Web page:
In addition, a reputable vendor designs to UL guidelines to certify that the units are waterproof and safe to operate in rain or snow, and routinely implements UL testing on first prototypes for customers who require UL certification. Factors such as power, grounding and mounting are more significant factors with an outdoor kiosk than one located indoors, making adherence to UL guidelines of critical importance.
Outdoor kiosks also need to adhere to the same Americans with Disabilities Act guidelines as indoor units, ensuring accessibility for all users. Failing to do so exposes a deployer to fines and lawsuits that can run into many thousands of dollars.
Olea Kiosks, for example, incorporated those concerns when it designed and built 56 ticketing kiosks that were deployed as part of a front gate renovation and new attraction opening at a major theme park. The ADA-compliant kiosks are used by thousands of visitors every day.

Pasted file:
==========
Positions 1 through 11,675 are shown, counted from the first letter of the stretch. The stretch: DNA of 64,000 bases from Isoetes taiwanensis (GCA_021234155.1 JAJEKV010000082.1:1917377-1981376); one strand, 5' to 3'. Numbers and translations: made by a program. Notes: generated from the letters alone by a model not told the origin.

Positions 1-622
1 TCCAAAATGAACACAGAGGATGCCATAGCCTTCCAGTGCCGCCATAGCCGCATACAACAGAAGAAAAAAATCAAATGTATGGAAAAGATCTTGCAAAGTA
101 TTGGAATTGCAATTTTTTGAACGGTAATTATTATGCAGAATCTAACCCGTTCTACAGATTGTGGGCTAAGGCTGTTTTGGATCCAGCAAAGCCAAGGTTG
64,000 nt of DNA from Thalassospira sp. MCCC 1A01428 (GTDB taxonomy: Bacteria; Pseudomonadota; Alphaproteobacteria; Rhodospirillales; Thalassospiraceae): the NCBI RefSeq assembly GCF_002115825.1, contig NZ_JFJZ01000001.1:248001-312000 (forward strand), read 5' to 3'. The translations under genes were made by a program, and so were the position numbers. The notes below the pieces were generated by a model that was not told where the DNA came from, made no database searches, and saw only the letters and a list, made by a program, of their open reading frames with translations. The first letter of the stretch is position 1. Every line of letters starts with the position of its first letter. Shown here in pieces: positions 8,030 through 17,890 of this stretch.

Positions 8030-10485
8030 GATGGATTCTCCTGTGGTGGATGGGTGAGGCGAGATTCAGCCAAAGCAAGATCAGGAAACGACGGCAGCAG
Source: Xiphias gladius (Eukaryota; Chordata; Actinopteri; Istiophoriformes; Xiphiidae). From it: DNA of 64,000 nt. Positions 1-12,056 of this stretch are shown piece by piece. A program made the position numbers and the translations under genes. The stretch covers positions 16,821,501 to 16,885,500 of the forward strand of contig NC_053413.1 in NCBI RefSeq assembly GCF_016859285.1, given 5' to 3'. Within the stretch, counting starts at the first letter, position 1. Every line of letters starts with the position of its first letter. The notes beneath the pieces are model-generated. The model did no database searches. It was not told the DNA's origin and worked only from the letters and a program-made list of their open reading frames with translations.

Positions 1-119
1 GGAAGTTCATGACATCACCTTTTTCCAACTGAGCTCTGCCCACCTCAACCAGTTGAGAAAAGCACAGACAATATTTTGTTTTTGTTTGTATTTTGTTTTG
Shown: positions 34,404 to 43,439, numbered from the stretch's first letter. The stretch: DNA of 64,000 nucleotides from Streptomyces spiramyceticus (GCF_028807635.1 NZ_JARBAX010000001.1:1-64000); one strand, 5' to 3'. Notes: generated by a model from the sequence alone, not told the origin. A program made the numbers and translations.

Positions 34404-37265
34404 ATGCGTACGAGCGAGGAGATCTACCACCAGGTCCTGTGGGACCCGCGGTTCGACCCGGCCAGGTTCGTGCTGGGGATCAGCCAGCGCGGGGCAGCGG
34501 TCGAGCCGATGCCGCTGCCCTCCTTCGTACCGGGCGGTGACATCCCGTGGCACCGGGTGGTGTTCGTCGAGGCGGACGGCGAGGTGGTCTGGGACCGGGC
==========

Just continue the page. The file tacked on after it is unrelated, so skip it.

To ensure they perform flawlessly over their intended 5- to 7-year lifespan in a variety of outdoor conditions, the kiosks included a custom interior air conditioning mount and 2” thick insulation to ensure low internal temperatures in an environment that can routinely exceed 100 degrees Fahrenheit. The enclosures were manufactured with powder-coated stainless steel and waterproof mounting points to protect from wet weather and eliminate the possibility of rust.
But while those are the obvious concerns, Olea took additional steps to address issues that may not have been so apparent.
The kiosks have a significant amount of artistic branding, allowing them to serve as decorative signage as well. The material used for the branding is designed to withstand fading, ensuring the devices look fresh and cutting-edge for years. In addition, because the kiosks are placed in a high-traffic area outside of the park near a number of retail and restaurant locations, they include a removable front cover to protect the touchscreen during hours when the park is closed.